Capital punishment exists in an ancient way of reasoning that our global community has been steadily progressing away from for centuries. Why, in our justice system (of the west) do we not sever the hand of a thief, castrate a rapist, stone the unfaithful or any number of other punishments that can be imagined by the human mind. Is it our morals? Is it our religion? Is it the doubt in us and our abilities? Is it the uncertainty in the justice system? In my view, it’s the disassociation between the community and the justice system that poses the greatest problem. It’s the textbooks filled with page after page of loopholes and legal jargon that make it nearly impossible for the layman to navigate. The exact same crime can be tried by two different judges in two different courts with the same exact evidence and because of a minor loophole one of the two may walk, the other may face life in prison or even death. This in my view shows the injustice in the law and the inequality amongst each other. The scales of justice are imbalanced, causing me to believe that no person, no matter the heinousness of the crime should be killed. It’s almost like the death penalty endorses sweeping the problem under the rug to forget about our hurt and pain. We should learn from these people, understand the how and the why because only then can we make the changes that actually matter.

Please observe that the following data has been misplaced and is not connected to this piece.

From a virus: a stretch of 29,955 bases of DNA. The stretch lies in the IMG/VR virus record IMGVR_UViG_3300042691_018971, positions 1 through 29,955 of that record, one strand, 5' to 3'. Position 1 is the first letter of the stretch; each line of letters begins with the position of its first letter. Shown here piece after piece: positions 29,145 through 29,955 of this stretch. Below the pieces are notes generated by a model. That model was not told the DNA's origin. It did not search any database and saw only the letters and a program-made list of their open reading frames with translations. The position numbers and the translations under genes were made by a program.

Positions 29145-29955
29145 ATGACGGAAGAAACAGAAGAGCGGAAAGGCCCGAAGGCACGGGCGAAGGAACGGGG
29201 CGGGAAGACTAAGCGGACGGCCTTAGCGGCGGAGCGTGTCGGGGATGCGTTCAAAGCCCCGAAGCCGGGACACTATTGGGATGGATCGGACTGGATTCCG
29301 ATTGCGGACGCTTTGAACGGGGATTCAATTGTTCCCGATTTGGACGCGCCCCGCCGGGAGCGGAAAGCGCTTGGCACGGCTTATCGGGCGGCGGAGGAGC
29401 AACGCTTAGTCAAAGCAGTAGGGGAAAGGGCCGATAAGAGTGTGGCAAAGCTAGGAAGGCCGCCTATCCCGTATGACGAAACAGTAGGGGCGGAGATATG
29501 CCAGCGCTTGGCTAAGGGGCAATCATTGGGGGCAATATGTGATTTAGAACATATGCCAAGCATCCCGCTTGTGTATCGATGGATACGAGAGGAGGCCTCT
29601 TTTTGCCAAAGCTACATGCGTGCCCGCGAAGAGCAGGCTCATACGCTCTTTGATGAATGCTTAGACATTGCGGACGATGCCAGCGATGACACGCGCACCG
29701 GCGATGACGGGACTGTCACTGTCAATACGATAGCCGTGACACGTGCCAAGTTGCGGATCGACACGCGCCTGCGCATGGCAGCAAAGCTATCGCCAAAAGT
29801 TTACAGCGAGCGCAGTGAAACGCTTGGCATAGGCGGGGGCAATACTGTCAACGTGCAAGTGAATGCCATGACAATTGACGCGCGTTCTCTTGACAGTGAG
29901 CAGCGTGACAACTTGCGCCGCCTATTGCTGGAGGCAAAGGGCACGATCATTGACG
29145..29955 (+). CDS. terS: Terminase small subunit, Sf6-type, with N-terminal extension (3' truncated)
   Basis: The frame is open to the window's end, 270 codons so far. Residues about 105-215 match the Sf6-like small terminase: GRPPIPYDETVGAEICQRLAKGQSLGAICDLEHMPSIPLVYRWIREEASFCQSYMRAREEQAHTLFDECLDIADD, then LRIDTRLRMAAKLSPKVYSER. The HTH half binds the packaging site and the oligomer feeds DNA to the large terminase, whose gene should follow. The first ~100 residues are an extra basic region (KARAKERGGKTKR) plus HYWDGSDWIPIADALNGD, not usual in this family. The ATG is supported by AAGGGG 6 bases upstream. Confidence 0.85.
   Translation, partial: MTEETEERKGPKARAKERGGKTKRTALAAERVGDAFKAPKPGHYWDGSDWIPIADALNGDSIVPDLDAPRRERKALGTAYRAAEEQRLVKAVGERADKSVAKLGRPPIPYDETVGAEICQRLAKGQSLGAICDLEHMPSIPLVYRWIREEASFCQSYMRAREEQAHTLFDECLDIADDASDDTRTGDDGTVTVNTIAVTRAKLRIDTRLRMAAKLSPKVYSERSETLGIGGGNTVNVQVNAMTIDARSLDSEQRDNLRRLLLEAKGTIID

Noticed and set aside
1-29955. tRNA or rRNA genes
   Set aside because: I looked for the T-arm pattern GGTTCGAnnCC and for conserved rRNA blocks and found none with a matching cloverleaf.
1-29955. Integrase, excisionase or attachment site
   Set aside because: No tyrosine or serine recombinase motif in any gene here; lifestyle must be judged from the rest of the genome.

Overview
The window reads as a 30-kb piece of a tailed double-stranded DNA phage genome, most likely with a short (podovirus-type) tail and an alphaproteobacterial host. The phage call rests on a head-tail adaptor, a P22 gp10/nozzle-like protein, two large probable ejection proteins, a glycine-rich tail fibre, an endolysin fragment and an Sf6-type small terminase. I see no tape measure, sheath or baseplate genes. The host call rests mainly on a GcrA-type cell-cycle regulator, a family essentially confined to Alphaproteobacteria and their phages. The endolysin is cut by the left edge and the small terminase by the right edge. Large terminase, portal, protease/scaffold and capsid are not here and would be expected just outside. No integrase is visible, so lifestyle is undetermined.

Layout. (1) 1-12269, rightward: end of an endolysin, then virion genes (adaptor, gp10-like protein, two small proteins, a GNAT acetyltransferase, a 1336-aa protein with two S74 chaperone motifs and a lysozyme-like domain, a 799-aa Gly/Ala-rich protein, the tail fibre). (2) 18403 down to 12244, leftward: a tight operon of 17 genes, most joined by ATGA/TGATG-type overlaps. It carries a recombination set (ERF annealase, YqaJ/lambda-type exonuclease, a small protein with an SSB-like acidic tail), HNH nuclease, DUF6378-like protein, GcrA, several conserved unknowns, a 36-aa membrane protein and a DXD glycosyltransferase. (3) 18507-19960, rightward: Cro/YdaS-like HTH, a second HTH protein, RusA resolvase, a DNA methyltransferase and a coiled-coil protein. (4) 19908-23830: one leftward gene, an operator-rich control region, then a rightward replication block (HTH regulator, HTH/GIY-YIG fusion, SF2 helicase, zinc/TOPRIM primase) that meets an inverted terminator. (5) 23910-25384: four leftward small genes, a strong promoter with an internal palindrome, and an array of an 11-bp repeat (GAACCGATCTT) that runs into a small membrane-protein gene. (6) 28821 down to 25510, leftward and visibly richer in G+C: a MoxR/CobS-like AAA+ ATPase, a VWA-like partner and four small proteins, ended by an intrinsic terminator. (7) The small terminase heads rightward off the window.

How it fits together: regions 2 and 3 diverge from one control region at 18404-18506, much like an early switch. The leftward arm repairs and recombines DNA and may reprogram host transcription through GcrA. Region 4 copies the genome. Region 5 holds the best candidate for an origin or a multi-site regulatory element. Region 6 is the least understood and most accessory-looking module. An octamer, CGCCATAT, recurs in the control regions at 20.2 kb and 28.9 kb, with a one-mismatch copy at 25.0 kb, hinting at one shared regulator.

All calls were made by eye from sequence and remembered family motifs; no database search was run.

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Duane Thomas
Posted over 1 year ago
What is your definition of good education?
A good education begins with the question humans have been asking since the beginning of time…why? Understanding the reason we learn is key to a successful journey through the school system. Rather then absorbing information and regurgitating it onto a piece of paper only to forget it moments after its handed in, having the student understand why that piece of information is useful and how it fits into their lives is key. The social aspect of learning is also one of the most important elements of an education. Many of the most important lessons we learn in life happen right under our noses, without us ever knowing a change had occurred. The ability to socialize with a group of peers of the same age group greatly influences that person’s social behavior (positive/negative) for years to come. An understanding of the world outside the classroom is, in my opinion, one of the most overlooked elements in most school systems. Field trips, from my experience, always seemed like a day off from learning, a time to relax and just have fun. I believe learning outside of the classroom should become a staple in the day to day lives of students and the information gathered should be used to the teachers advantage in the next lesson.